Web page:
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Goal-Directed and Habitual Processes

This section introduces a key distinction between goal-directed and habitual processes.

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Notes

In Instrumental Action, we asked about the relation between an instrumental action and the outcome or outcomes to which it is directed. As we saw, the Standard Answer given by philosophers is that intention grounds this relation.

But are there maybe things other than intentions which might link an instrumental action to an outcome?

A Clue from Animal Learning

According to Dickinson (2016, p. 177):

‘instrumental behavior is controlled by two dissociable processes: a goal-directed and an habitual process’

He goes on to specify what the ‘goal-directed process’ involves:

‘an action is goal-directed if it is mediated by the interaction of a representation of the causal relationship between the action and outcome and a representation of the current incentive value, or utility, of the outcome in a way that rationalizes the action as instrumental for attaining the goal’ Dickinson (2016, p. 177).

Dickinson’s ‘goal-directed process’ corresponds to the belief--desire model we just considered. The ‘representation of the causal relationship between the action and outcome’ could be a belief about which action will bring an outcome about (e.g. the belief that if I pour, I will fill Zak’s glass). And the ‘representation of the current incentive value, or utility, of the outcome’ could be a desire.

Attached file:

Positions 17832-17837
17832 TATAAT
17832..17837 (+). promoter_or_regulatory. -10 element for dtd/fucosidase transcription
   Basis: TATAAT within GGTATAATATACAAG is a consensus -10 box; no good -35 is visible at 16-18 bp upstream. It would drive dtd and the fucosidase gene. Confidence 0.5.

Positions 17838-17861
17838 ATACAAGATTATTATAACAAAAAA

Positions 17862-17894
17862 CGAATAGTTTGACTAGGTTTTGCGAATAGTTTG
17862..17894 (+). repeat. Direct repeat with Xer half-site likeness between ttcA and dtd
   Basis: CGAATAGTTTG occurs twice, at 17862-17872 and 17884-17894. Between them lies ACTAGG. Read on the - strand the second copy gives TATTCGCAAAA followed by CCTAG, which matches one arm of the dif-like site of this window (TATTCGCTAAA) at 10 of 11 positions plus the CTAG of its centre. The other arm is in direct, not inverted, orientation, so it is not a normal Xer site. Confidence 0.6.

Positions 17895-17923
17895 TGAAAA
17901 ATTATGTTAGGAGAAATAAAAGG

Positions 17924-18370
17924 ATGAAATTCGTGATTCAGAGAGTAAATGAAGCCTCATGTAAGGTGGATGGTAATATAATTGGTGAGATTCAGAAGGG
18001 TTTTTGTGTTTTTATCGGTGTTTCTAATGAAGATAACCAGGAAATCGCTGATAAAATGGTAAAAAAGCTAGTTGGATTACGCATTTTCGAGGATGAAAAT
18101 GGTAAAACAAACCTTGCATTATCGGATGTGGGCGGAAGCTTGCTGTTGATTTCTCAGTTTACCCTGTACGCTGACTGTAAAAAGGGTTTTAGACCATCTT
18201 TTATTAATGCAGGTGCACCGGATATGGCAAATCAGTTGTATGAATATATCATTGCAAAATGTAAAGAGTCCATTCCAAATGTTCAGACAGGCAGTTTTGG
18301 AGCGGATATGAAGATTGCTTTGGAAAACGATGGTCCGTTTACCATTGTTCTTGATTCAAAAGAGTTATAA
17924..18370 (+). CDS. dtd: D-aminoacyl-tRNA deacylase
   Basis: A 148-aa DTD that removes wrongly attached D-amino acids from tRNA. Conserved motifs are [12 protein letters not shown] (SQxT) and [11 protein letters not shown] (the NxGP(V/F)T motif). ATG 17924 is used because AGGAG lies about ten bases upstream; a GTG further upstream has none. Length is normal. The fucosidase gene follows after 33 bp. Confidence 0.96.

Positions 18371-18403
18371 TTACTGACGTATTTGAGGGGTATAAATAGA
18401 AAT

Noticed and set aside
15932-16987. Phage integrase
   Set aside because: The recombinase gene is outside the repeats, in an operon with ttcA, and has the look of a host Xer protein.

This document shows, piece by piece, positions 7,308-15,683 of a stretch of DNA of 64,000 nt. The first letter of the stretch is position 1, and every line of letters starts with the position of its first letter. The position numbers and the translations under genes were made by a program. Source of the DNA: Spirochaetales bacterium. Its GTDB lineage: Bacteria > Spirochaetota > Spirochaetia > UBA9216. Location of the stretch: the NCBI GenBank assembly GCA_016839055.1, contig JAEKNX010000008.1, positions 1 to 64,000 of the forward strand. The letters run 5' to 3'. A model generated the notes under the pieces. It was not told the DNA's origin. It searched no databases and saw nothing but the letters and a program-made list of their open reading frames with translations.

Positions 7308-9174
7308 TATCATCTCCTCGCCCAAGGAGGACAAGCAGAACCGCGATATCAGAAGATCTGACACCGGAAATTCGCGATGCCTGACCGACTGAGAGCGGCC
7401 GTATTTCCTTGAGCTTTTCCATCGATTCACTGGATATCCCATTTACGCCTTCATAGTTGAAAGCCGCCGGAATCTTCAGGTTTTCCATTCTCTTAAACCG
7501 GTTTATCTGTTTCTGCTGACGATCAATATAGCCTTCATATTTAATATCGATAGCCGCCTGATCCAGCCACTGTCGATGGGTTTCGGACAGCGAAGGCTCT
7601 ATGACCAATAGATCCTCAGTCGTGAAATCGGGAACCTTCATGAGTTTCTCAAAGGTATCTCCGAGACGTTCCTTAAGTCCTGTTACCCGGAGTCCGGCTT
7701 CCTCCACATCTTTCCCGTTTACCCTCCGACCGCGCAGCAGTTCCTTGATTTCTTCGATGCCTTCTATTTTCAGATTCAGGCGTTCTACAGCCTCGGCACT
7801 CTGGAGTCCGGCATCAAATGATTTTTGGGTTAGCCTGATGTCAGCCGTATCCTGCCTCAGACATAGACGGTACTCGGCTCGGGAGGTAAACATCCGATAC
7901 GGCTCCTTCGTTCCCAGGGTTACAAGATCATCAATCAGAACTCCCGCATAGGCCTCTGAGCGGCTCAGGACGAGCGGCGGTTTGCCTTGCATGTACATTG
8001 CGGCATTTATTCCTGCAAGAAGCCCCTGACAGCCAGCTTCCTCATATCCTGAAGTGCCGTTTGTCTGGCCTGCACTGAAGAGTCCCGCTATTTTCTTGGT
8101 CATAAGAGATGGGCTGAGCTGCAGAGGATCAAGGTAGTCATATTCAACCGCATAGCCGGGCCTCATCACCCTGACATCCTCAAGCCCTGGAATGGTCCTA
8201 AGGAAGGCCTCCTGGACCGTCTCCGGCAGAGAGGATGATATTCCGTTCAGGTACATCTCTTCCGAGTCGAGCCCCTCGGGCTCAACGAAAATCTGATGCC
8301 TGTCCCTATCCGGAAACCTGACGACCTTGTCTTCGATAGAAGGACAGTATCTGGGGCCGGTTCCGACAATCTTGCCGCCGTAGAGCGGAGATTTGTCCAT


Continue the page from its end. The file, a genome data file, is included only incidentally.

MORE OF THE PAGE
philosophy animal learning decision theory
belief representation of the causal relationship between the action and outcome subjective probability
desire representation of the current incentive value, or utility, of the outcome preference

Table: rough correspondence between terms used for modelling action across three disciplines.

So when Dickinson says that instrumental actions are ‘controlled by two dissociable processes’, he is implying that the Standard Answer about belief, desire and intention cannot fully explain the relation between an instrumental action and the outcome or outcomes to which it is directed. If he is right, we also have to consider something he calls ‘an habitual process’.

What Are Habitual Processes?

Habitual processes involve connections between stimuli and actions. For example, the presence of an empty glass (a stimulus) may be connected to the action of pouring. These connections are characterised by two features: